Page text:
About Bees

Bees are flying insects closely related to wasps and ants. Bees are a monophyletic lineage within the superfamily Apoidea, presently classified by the unranked taxon name Anthophila. There are nearly 20,000 known species of bees in nine recognized families, though many are undescribed and the actual number is probably higher. They are found on every continent except Antarctica, in every habitat on the planet that contains insect-pollinated flowering plants.

Bees are adapted for feeding on nectar and pollen, the former primarily as an energy source and the latter primarily for protein and other nutrients. Most pollen is used as food for larvae.

Bees have a long proboscis (a complex “tongue”) that enables them to obtain the nectar from flowers. They have antennae almost universally made up of 13 segments in males and 12 in females, as is typical for the superfamily. Bees all have two pairs of wings, the hind pair being the smaller of the two; in a very few species, one sex or caste has relatively short wings that make flight difficult or impossible, but none are wingless.

The smallest bee is Trigona minima, a stingless bee whose workers are about 2.1 mm (5/64″) long. The largest bee in the world is Megachile pluto, a leafcutter bee whose females can attain a length of 39 mm (1.5″).

Members of the family Halictidae, or sweat bees, are the most common type of bee in the Northern Hemisphere, though they are small and often mistaken for wasps or flies.

The best-known bee species is the European honey bee, which, as its name suggests, produces honey, as do a few other types of bee. Human management of this species is known as beekeeping or apiculture. Bees are the favorite meal of Merops apiaster, the bee-eater bird. Other common predators are kingbirds, mockingbirds, bee wolves and dragonflies.

Pollination:

Bees play an important role in pollinating flowering plants, and are the major type of pollinator in ecosystems that contain flowering plants. Bees either focus on gathering nectar or on gathering pollen depending on demand, especially in social species.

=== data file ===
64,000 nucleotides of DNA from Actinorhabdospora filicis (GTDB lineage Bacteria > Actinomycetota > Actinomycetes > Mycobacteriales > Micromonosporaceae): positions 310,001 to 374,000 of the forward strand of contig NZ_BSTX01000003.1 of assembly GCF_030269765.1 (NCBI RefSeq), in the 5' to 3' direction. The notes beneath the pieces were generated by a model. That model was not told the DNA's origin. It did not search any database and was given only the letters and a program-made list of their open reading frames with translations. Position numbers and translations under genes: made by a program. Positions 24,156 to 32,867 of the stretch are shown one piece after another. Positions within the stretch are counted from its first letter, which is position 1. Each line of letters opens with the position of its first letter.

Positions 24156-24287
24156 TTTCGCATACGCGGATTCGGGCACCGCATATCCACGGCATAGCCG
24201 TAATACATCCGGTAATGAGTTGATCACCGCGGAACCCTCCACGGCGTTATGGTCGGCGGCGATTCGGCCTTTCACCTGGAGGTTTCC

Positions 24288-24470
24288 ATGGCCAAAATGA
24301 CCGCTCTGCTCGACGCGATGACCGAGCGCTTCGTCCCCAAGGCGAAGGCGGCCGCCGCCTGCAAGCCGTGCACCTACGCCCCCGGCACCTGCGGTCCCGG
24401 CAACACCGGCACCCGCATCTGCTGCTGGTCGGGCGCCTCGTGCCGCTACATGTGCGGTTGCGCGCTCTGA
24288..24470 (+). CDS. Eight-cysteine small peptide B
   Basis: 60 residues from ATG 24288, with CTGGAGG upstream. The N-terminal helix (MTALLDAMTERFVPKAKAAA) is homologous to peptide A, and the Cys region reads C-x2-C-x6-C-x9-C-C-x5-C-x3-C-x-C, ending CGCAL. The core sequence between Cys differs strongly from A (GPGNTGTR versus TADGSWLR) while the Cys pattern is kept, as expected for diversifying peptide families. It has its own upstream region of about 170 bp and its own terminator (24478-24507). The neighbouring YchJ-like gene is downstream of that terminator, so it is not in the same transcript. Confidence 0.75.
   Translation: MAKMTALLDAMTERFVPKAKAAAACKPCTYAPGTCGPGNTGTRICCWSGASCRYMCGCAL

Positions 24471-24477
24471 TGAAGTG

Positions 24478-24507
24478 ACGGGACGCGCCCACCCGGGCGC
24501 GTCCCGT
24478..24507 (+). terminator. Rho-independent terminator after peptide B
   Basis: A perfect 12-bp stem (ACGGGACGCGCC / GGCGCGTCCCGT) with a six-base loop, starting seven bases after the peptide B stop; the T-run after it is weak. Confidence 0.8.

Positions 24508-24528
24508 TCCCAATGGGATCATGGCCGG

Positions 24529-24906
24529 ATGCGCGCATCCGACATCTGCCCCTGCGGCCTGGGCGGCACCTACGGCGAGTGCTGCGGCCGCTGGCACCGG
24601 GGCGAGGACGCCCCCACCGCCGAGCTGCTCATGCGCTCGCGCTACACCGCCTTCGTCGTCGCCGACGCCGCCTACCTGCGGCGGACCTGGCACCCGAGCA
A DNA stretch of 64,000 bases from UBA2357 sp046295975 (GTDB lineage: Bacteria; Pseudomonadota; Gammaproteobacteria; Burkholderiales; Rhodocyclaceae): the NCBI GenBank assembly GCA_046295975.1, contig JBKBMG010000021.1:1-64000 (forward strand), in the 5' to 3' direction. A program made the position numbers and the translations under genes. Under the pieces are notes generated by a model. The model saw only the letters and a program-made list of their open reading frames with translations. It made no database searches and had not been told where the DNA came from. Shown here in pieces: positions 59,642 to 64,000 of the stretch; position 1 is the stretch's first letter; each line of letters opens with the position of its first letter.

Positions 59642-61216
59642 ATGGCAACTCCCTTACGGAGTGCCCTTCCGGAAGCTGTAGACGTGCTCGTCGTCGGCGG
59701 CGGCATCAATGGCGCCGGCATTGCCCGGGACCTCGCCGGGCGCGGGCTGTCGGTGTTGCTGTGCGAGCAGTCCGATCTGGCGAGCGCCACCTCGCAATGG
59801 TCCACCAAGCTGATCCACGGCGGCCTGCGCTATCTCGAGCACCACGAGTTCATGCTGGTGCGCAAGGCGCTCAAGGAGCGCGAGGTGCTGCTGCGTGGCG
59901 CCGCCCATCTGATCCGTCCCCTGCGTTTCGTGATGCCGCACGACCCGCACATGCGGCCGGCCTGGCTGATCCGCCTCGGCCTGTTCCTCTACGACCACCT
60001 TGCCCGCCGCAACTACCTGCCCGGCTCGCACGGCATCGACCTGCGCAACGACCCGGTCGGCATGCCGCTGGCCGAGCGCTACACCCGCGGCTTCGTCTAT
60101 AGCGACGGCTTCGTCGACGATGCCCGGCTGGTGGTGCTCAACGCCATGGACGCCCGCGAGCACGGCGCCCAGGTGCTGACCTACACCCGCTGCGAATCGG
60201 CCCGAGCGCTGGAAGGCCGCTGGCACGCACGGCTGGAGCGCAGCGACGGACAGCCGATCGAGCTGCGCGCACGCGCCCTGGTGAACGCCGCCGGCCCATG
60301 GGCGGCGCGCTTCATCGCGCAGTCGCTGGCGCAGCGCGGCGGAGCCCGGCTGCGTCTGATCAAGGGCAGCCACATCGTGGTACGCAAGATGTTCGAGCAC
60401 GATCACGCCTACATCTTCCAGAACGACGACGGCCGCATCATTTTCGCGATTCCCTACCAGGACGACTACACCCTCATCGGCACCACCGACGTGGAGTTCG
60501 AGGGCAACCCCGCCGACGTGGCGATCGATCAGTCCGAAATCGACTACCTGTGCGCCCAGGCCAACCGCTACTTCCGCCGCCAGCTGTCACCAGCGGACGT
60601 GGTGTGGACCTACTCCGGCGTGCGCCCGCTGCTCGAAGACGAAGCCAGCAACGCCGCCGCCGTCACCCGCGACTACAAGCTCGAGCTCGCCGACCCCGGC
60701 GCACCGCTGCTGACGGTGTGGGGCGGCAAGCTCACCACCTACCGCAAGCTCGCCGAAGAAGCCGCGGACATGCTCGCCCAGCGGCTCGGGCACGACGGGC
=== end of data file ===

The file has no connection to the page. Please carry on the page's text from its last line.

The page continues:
Bees gathering nectar may accomplish pollination, but bees that are deliberately gathering pollen are more efficient pollinators. It is estimated that one third of the human food supply depends on insect pollination, most of which is accomplished by bees, especially the domesticated European honey bee. Contract pollination has overtaken the role of honey production for beekeepers in many countries. Monoculture and the massive decline of many bee species (both wild and domesticated) have increasingly caused honey bee keepers to become migratory so that bees can be concentrated in seasonally-varying high-demand areas of pollination.

Most bees are fuzzy and carry an electrostatic charge, which aids in the adherence of pollen. Female bees periodically stop foraging and groom themselves to pack the pollen into the scopa, which is on the legs in most bees, and on the ventral abdomen on others, and modified into specialized pollen baskets on the legs of honey bees and their relatives.

Many bees are opportunistic foragers, and will gather pollen from a variety of plants, while others are oligolectic, gathering pollen from only one or a few types of plant. A small number of plants produce nutritious floral oils rather than pollen, which are gathered and used by oligolectic bees. One small subgroup of stingless bees, called “vulture bees,” is specialized to feed on carrion, and these are the only bees that do not use plant products as food. Pollen and nectar are usually combined together to form a “provision mass”, which is often soupy, but can be firm. It is formed into various shapes (typically spheroid), and stored in a small chamber (a “cell”), with the egg deposited on the mass. The cell is typically sealed after the egg is laid, and the adult and larva never interact directly (a system called “mass provisioning”).

Visiting flowers can be a dangerous occupation. Many assassin bugs and crab spiders hide in flowers to capture unwary bees. Other bees are lost to birds in flight. Insecticides used on blooming plants kill many bees, both by direct poisoning and by contamination of their food supply. A honey bee queen may lay 2000 eggs per day during spring buildup, but she also must lay 1000 to 1500 eggs per day during the foraging season, mostly to replace daily casualties, most of which are workers dying of old age. Among solitary and primitively social bees, however, lifetime reproduction is among the lowest of all insects, as it is common for females of such species to produce fewer than 25 offspring.

The population value of bees depends partly on the individual efficiency of the bees, but also on the population itself. Thus while bumblebees have been found to be about ten times more efficient pollinators on cucurbits, the total efficiency of a colony of honey bees is much greater due to greater numbers. Likewise during early spring orchard blossoms, bumblebee populations are limited to only a few queens, and thus are not significant pollinators of early fruit.